December 2019

When a federal government employee steps forward with information about government wrongdoing, what protections should they get? Does American law do a good job of protecting such individuals? What could it do better?

Recent years have seen quite a few high-profile federal whistleblowers, including, among many others, Edward Snowden, Chelsea Manning, and Reality Winner. But the latter two are servingtime in prison, while the former is living in Russia and would face prosecution if he were to return to the United States. All have been called traitors, and their lives have been threatened. Anonymous whistleblowers are more and more easily exposed nowadays, and yet exposure can mean similar penalties.

Every whistleblowing case is different. The underlying wrongdoing may be of varying severity. Collateral information may be released as well, and it may be of a more or less sensitive nature. And each individual whistleblower will be a human individual, with strengths and weaknesses that may look very different when they suddenly stand in the public eye.

This month’s lead essay is by Cato’s own Patrick G. Eddington, a research fellow in homeland security and civil liberties; our response essayists will be Jesselyn Radack, director of the Whistleblower and Source Protection Program at ExposeFacts, and Professor Christopher J. Coyne of George Mason University.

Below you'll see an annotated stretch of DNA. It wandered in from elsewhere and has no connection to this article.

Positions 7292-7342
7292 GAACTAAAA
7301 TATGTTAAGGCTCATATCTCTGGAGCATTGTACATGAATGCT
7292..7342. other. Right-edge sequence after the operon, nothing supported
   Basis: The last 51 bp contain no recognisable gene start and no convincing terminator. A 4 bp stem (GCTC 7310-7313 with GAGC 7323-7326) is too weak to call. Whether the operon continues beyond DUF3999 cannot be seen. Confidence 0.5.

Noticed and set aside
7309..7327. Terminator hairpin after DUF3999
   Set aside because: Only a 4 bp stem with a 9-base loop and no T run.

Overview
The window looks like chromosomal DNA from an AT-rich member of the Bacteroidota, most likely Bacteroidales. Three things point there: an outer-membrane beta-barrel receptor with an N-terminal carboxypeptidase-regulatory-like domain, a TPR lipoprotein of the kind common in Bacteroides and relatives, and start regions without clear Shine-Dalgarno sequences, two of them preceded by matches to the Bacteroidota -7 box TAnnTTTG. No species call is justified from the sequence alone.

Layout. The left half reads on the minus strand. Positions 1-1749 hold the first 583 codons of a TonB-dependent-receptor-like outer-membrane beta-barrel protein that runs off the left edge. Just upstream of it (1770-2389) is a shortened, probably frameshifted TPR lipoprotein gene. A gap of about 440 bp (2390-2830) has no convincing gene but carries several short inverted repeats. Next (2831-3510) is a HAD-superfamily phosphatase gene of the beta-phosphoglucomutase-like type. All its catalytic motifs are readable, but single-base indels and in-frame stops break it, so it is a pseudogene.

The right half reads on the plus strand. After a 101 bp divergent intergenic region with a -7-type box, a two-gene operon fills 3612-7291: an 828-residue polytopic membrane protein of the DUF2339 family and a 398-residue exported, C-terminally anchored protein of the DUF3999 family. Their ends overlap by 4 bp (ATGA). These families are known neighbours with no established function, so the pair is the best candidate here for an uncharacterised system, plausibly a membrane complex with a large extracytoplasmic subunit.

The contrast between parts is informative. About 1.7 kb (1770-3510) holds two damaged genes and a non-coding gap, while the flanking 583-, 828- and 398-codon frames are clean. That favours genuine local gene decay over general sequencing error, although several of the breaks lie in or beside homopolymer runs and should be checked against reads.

Comments will also be open, and we welcome readers’ feedback through the end of the month.

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Lead Essay

  • Patrick G. Eddington argues that we need stronger legal protections for those who expose federal wrongdoing. He starts with Greek ideals about democratic governance, and with the American Revolution, which saw what might be called the first U.S. whistleblower statute. He argues that today’s protections are insufficient, and he recommends a set of improvements for intelligence community whistleblowers in particular.

Response Essays

  • Jesselyn Radack writes that the Intelligence Community Whistleblower Protection Act (ICWPA) is purposefully harmful to those whom it supposedly protects. Because it sets up the Director of National Intelligence as a gatekeeper for whistleblower complaints, the executive branch wins a chance to review and possibly silence any possible complaints. She also condemns the recent uses of the Espionage Act as particularly dangerous for those who expose federal intelligence wrongdoings.

  • When the law doesn’t protect whistleblowers, sometimes the only choice left is to take the complaint to the public. Christopher J. Coyne looks at the role that whistleblowers play in democratic governance and how taking a complaint public might—but also might not—bring justice.

The Conversation

Coming Up

Discussion through the end of the month.

Related at Cato

Conference: Cato 2019 Surveillance Conference, December 6, 2019

Cato Unbound: “The Snowden Files: One Year Later,” June 2014

Book Forum: Crisis of Conscience: Whistleblowing in an Age of Fraud, October 2, 2019